The first thing that caught my eye was my tomahawk that my mother got for me on one of her business trips to Alaska. It was sharp and I used it everyday in our yard. Since there were no neighbors around us in the woods and the town of Flourier, Colorado didn’t offer much to those who inhabited it, I threw it against an ancient oak stump with no one around. It wasn’t anything that I was particularly proud of, I mean all that I did was throw an axe into a stump. Right around 8:30 my mom came in to inform me that there was an emergency with the tax papers at work and probably wouldn’t be home until five the next morning. With that, she was gone.

The next item was a lamb I had carved from a cedar block that sat collecting dusk on my shelf. It stood about six inches high and had taken up a good amount of time last year. I had made it for my mom for her birthday, but mom didn’t come home for her birthday either. An important business meeting had come up and she had to stay all night at the office. I remember feeling numb for quite some time before I decided that it was just a piece of wood and it sat on that shelf ever since.

The third item that I saw was baseball that I had caught at a professional game. I will never forget what I went through to catch that ball. I practically fell into the field after I did catch it. Right after the game I went with my mom to the hospital to visit a friend of mine. James had been diagnosed with a rare illness that had started to dissolve his bones from the inside out. Recently, he had been responding to some treatments so he was allowed visitors. When I walked into his room, he was watching television. He heard me at the door and turned his head to smile at me.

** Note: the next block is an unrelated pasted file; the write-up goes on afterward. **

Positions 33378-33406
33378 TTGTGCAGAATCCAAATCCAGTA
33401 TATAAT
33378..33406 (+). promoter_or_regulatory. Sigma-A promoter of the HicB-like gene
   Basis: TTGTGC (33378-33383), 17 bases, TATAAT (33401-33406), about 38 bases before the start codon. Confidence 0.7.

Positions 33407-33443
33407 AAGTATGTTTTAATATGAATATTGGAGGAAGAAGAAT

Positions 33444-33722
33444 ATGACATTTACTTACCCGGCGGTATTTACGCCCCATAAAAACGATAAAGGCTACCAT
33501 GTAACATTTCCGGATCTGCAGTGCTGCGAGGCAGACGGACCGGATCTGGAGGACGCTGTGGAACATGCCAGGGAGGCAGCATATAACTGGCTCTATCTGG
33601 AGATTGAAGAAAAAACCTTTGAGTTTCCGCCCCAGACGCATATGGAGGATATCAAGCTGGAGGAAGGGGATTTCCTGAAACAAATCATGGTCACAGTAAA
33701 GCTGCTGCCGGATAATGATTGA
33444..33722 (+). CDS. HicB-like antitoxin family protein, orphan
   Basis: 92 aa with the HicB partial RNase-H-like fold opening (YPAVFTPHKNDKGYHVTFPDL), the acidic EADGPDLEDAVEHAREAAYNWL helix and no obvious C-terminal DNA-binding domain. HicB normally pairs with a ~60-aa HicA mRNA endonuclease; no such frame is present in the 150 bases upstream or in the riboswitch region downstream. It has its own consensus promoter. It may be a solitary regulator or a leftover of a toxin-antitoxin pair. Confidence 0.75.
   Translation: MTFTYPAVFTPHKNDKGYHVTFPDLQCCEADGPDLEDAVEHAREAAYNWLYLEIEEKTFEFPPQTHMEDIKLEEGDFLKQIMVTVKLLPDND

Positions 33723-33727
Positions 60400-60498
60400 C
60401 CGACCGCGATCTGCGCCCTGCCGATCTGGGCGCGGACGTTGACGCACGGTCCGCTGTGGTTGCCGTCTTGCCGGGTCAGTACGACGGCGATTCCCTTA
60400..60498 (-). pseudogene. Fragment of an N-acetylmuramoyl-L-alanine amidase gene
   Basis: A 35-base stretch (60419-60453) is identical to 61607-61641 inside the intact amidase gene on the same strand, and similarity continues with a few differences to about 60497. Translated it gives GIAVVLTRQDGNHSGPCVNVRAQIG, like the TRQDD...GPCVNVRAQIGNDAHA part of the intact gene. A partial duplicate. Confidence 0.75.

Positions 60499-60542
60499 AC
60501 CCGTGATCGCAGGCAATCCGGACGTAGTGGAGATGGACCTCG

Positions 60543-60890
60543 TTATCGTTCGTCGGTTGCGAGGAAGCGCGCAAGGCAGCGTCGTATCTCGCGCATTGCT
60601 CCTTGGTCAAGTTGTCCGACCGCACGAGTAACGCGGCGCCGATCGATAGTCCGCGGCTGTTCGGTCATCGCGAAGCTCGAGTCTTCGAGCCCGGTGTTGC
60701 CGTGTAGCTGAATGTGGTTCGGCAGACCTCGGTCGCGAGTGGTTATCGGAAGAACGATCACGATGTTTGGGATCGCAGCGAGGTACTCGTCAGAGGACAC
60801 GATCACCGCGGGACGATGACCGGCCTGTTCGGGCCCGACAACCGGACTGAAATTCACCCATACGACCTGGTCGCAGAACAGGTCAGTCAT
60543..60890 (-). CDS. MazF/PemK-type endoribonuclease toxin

“Hello Aaron, I saw you catch that ball at the game on T.V.”

I grinned a little bit, I knew how excited he must have been to have seen me for the first time in months, “Yeah, we heard that you were allowed visitors and we decided to come. Good to know you’re responding to treatments, maybe sometime you could come to a game with us.”

He smiled, but didn’t reply to me, instead he kept smiling and shut his eyes. I grinned even wider realizing he had fallen asleep. The nurse had told me that the medication that he was taking put enormous strain on his body and that he might fall asleep in the middle of a conversation because talking was difficult for him at the moment. I walked across the room and left the ball next to him on his bed and left the hospital.